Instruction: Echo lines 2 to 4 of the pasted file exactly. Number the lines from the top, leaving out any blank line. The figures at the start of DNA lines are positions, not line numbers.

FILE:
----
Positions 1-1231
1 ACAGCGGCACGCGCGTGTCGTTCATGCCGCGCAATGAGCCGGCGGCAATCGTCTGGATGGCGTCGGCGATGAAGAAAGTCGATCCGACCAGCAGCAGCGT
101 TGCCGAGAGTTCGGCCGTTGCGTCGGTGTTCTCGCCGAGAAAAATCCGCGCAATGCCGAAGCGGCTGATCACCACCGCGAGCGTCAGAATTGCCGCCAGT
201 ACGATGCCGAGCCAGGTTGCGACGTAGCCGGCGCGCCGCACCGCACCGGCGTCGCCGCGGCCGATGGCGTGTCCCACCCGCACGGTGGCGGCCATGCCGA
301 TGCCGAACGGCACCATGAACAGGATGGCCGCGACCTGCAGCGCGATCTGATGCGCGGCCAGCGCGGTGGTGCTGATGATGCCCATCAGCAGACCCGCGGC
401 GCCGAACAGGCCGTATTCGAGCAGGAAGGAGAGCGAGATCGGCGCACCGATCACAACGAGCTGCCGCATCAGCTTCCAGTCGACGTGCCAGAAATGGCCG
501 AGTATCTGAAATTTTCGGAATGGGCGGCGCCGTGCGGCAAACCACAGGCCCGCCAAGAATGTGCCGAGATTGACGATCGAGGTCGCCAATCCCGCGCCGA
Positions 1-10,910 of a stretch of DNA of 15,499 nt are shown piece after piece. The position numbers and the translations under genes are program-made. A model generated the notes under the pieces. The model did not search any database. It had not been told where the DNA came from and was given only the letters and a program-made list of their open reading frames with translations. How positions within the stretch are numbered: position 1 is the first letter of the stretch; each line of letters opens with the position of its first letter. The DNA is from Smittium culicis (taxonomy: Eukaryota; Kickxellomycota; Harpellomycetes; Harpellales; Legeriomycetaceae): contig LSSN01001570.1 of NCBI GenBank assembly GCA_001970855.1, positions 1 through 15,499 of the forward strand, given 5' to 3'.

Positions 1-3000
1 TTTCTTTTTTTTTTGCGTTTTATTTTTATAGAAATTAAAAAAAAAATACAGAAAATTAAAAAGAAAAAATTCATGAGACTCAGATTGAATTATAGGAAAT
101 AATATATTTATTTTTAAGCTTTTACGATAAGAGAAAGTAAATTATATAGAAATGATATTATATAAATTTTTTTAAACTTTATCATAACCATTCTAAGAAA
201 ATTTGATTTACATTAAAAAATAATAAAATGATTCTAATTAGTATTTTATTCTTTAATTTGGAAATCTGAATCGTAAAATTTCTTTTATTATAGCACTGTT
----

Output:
1 ACAGCGGCACGCGCGTGTCGTTCATGCCGCGCAATGAGCCGGCGGCAATCGTCTGGATGGCGTCGGCGATGAAGAAAGTCGATCCGACCAGCAGCAGCGT
101 TGCCGAGAGTTCGGCCGTTGCGTCGGTGTTCTCGCCGAGAAAAATCCGCGCAATGCCGAAGCGGCTGATCACCACCGCGAGCGTCAGAATTGCCGCCAGT
201 ACGATGCCGAGCCAGGTTGCGACGTAGCCGGCGCGCCGCACCGCACCGGCGTCGCCGCGGCCGATGGCGTGTCCCACCCGCACGGTGGCGGCCATGCCGA